In this blog post, I discuss days 4 and 5 of our Centennial Great War pilgrimage to Belgium and France.
Day 4 brought us to Mons and then Lens, as we traversed the distance that our men would have during the final offensive of the war. St. Symphorien Cemetery was a highlight on this day. It is one of the most interesting, artistically organized military cemeteries you will ever see. It has multiple levels, and is beautifully gardened with all manner of shade trees and flowering plants. It is also unusual as about half of the graves are German Empire and half British Empire. It also houses the graves of the first Commonwealth soldier killed in World War I, as well as the last: George Price of Canada.
Left: Grave of Private George Lawrence Price, at St. Symphorien Cemetery, Belgium. He is believed to be the last Commonwealth soldier killed in the war, on Nov. 11th, 1918. He was killed at 10:58 am, only two minutes before the armistice came into effect.
Right: Some of the German graves at St. Symphorien Cemetery. The four larger headstones at the end belong to officers, while the rest belong to enlisted men.
On day 5, we travelled from Lens to Arras, exploring the area. This was my second visit to Beaumont-Hamel. The caribou memorial to the Newfoundland Regiment stands majestically atop a hill, overlooking the century-old battlefield, whose trenches and shell craters are still clearly visible today. Beaumont-Hamel is one of the best preserved World War I battlefields, and when you tour the site, it’s quite apparent why the Allied push failed so miserably that day. Thiepval’s memorial is a grand tower, dedicated to the fallen of both the British Empire and France. Another highlight was Sucrerie Cemetery and the church at Ablain-St. Nazaire. You have to hike partway across a farmer’s field to get to the cemetery. Most are located at the roadside. We entered the cemetery and turned around to look at the town behind us and WOW – in the centre of town we saw a bombed out church. We just had to climb around the ruins! As we were exploring, a tour group invited us to join them, seemingly tickled that we were Canadian. The guide, an elderly local, showed us some graffiti, carved into the walls of the ruined church by Canadian soldiers who had camped there 100 years before.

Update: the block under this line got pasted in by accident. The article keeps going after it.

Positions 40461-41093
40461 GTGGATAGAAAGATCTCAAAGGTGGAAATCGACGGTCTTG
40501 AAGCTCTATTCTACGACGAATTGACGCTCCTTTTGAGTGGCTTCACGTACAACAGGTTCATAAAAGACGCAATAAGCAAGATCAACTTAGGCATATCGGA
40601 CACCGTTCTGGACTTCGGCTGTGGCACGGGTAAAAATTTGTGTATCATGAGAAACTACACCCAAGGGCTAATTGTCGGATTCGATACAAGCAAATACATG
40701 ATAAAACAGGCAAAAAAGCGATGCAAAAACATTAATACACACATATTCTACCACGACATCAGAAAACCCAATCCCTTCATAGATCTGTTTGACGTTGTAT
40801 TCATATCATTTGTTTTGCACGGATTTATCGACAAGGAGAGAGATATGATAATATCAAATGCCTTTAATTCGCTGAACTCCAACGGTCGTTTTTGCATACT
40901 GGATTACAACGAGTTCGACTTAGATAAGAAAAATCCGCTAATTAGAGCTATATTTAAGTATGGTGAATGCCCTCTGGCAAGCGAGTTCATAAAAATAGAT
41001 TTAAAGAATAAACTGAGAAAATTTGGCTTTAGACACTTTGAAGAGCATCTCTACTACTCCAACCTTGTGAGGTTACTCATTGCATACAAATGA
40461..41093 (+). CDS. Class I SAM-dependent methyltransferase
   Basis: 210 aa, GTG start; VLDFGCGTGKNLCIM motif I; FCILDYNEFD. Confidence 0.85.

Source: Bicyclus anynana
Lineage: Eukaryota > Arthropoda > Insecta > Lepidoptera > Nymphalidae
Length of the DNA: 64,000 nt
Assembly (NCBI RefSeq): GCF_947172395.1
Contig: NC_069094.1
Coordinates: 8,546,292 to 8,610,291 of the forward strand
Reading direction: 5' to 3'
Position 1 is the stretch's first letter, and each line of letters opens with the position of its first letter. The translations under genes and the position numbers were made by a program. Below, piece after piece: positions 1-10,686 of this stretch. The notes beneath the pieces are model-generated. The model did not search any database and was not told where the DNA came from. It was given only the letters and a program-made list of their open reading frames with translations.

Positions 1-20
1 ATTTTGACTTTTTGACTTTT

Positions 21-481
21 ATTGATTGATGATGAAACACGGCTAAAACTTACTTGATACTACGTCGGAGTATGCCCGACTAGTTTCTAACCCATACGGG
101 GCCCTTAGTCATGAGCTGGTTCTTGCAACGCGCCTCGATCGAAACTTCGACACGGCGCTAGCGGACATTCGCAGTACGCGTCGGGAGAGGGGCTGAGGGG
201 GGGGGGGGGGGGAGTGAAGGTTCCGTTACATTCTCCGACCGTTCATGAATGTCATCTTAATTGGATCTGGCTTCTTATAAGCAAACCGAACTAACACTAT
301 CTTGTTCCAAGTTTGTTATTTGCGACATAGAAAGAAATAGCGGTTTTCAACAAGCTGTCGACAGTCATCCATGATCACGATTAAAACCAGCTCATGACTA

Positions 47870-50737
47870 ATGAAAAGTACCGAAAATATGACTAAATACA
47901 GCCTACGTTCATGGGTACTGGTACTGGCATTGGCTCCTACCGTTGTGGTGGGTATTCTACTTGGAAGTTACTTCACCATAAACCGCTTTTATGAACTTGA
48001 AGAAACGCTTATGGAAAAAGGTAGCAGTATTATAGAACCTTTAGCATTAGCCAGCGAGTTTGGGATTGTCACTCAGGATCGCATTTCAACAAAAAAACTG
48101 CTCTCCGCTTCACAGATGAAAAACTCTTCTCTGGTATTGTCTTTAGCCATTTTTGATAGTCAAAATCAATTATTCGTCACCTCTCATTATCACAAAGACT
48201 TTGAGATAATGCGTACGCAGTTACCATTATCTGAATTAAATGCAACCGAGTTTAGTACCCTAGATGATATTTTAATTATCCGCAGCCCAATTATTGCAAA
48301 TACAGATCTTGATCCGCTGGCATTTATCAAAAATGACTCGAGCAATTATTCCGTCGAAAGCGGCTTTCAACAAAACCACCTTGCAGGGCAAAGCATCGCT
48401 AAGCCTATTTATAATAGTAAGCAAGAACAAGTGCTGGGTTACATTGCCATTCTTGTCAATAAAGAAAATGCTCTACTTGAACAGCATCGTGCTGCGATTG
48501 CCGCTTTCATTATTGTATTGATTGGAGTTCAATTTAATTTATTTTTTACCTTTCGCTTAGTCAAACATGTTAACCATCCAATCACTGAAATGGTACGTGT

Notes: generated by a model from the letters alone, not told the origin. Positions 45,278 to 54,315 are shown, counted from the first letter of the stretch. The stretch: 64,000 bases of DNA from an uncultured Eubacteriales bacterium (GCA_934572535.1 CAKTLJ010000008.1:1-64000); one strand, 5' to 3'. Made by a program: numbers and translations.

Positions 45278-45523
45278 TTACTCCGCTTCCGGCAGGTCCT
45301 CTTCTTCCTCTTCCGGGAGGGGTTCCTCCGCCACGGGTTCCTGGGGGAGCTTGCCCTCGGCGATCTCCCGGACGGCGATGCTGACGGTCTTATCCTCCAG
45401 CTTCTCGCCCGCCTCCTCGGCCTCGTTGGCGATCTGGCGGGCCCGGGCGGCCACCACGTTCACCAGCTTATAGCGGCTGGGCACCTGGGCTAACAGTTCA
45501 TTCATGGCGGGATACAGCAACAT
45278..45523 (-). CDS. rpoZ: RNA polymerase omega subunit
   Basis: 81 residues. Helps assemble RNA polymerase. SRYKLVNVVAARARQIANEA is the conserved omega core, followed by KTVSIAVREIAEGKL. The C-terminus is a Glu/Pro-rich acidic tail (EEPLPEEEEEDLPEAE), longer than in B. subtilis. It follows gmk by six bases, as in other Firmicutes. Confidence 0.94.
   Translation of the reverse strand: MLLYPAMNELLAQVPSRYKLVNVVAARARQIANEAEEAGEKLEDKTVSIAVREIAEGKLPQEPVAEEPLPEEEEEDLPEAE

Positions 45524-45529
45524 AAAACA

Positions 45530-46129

Left: Severely battle-damaged ruins of the old church at Ablain-St. Nazaire, France. The church has been preserved in its damaged state since World War I.
Right: Soldier E. N. Bird, PPCLI, carved this graffiti into the wall of the ruined church at Ablain-St. Nazaire during World War I. During World War II, the church was again occupied by soldiers, and German graffiti from that conflict can also be found.
Join me in the next blog post for the Vimy Ridge day, as well as the conclusion to the trip. To see all my photos from our trip, please visit: https://www.flickr.com/photos/roytombstone/albums